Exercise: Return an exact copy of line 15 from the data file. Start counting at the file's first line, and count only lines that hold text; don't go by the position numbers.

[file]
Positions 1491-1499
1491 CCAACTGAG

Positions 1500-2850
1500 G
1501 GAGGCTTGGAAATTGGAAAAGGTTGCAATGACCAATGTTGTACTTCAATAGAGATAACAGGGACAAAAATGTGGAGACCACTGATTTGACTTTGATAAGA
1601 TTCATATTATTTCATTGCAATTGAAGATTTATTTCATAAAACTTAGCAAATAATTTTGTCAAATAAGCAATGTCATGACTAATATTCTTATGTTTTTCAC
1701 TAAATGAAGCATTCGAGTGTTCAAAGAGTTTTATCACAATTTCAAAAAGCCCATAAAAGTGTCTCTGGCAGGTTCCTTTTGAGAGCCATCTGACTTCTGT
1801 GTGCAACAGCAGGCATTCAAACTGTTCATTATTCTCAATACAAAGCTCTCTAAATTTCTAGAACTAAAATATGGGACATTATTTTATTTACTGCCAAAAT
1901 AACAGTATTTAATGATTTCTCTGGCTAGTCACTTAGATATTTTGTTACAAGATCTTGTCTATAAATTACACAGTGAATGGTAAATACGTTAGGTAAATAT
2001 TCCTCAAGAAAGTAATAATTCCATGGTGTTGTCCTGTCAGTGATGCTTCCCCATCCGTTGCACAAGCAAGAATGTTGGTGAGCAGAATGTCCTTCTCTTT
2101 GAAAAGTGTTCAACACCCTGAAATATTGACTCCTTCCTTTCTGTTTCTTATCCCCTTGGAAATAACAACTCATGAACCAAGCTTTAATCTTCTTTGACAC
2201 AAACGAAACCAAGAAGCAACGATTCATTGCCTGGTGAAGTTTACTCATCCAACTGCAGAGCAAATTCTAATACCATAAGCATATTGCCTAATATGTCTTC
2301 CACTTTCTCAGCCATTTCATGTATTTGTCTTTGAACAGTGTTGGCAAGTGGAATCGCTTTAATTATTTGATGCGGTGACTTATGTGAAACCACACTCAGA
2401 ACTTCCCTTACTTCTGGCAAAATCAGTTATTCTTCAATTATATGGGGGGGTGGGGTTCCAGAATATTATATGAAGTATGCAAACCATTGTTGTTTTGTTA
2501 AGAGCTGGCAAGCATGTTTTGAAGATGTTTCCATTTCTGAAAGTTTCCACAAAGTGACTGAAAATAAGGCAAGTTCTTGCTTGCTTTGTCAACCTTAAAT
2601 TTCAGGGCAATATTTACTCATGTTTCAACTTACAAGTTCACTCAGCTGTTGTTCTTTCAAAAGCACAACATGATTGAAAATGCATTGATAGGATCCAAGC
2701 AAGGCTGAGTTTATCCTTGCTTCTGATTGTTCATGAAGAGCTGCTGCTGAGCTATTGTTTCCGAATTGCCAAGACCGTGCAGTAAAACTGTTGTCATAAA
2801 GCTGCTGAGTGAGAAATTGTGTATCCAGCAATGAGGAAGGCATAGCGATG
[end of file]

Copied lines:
2501 AGAGCTGGCAAGCATGTTTTGAAGATGTTTCCATTTCTGAAAGTTTCCACAAAGTGACTGAAAATAAGGCAAGTTCTTGCTTGCTTTGTCAACCTTAAAT